Specific examples of the utilization of the aluminum phosphonate catalysts of the present invention are described in detail below. The general procedure comprises reacting the initiator molecule with at least one alkylene oxide or a mixture of alkylene oxides in the presence of the aluminum phosphonate catalysts. Typical alkylene oxides include ethylene oxide, propylene oxide, butylene oxide, and epichlorohydrin. The initiator molecule and the alkylene oxide or oxides are reacted for periods of from 15 minutes to 15 hours. The reaction is generally conducted at a temperature of from 95° C. to 150° C., and most preferably at a temperature between 105° C. to 130° C. Oxyalkylation reactions conducted according to the present invention will result in the formation of polyols having unsaturation levels of less than 0.015 meq/g KOH. Most preferably, the procedure is utilized to produce polyols having unsaturation levels of less than 0.010 meg/g KOH.

Generally, the aluminum phosphonate catalysts are utilized at levels of from 0.1 to 5.0 weight percent based on the total weight of the final product, most preferably at levels of from 0.1 to 0.5 weight percent. One notable difference between the aluminum phosphonate catalysts of the present invention and the DMC catalysts is that the aluminum phosphonate catalysts do not exhibit any reaction lag time during the oxyalkylation reaction. Another difference is the absence of formation of the so-called high molecular weight tail found in polyols produced using DMC catalysts. Once formed, polyols of the present invention can be utilized in any of the polyurethane procedures including formation of foams, coatings, adhesives, sealants, elastomers, and polymer polyols, such as graft polyols.

It is not necessary to remove the catalysts of the present invention after formation of the polyols prior to their utilization in polyurethane systems. In some embodiments it can be desirable, however, to remove the aluminum phosphonate catalysts prior to further utilization of the polyols. Any of the standard methods known in the art for removal of base catalysts or DMC catalysts can be utilized. One preferred method of removal of the aluminum phosphonate catalysts is through the use of binders for the aluminum such as magnesium silicate powders. One such example is Magnesol®, this compound includes acidic sites that bind the aluminum. The bound aluminum can then be filtered from the polyol prior to use of the polyols. Polyols of the invention may include amounts of aluminum phosphonate catalyst or residues thereof ranging from about 0.05 to about 5.0 weight percent of the final polyol based upon the amount of catalyst utilized and any processing of the polyol to remove the aluminum phosphonate catalyst.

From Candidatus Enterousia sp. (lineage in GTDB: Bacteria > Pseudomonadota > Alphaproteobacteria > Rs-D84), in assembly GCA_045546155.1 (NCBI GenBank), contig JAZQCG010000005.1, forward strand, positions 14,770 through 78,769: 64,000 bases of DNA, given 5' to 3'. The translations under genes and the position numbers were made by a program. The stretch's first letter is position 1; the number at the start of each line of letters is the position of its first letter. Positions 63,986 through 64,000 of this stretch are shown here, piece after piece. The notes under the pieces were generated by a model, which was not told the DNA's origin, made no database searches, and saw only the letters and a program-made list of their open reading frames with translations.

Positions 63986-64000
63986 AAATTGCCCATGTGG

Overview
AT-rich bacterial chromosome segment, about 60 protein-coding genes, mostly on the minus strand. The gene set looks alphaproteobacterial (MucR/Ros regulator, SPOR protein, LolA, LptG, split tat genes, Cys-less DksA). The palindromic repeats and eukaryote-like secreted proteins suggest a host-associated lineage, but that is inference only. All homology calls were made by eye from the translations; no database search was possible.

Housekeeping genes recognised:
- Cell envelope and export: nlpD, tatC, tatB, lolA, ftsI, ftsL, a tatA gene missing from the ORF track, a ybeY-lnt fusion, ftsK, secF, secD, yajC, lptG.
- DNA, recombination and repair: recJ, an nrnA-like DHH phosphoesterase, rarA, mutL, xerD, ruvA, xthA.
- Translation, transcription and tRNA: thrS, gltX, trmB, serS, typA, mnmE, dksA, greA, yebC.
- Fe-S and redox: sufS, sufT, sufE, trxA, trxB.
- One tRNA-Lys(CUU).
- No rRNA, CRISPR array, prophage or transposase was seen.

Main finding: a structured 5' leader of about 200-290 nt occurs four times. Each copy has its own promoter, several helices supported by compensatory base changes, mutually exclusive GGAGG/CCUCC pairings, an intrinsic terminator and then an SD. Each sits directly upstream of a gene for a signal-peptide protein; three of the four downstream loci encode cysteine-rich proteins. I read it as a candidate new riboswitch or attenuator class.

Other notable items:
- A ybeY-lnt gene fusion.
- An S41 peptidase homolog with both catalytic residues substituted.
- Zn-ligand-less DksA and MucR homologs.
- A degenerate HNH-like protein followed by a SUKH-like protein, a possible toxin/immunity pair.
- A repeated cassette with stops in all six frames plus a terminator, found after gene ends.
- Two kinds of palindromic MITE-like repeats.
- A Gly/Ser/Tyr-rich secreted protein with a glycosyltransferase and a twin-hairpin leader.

One advantage of the aluminum phosphonate catalysts of the present invention is that because they are capable of producing polyols having such low unsaturation levels of, for example, less than 0.008 meq/g KOH, one can produce high functionality polyols. For example, it is possible using a triol initiator to produce a 6000 molecular weight triol having a 10 to 20 percent ethylene oxide cap with a functionality of 2.9. As would be understood by one of ordinary skill in the art, as the size of the polyol increases, the amount of unsaturation naturally increases, so what is considered very low unsaturation may be higher as the polyol size increases.

The present invention provides polyurethane products, such as flexible foams, rigid foams, coatings, adhesives, sealants, elastomers and thermoplastics which are the reaction products of polyols made using aluminum phosphonate catalysts, which polyols have very low unsaturation when compared to the same size polyol made using base catalysts and lack the high molecular weight tail as found in polyols made using DMC catalysts. The combination of these polyol features improves the quality of the polyurethane foams produced using the polyols. Low unsaturation provides a more uniform product since low unsaturation frees reactive sites. The high molecular weight tail of polyols made using DMC catalysts is recognized in the art as interfering with good quality foam production, thus the absence of the tail in low unsaturation polyols of the invention contributes to higher quality polyurethane.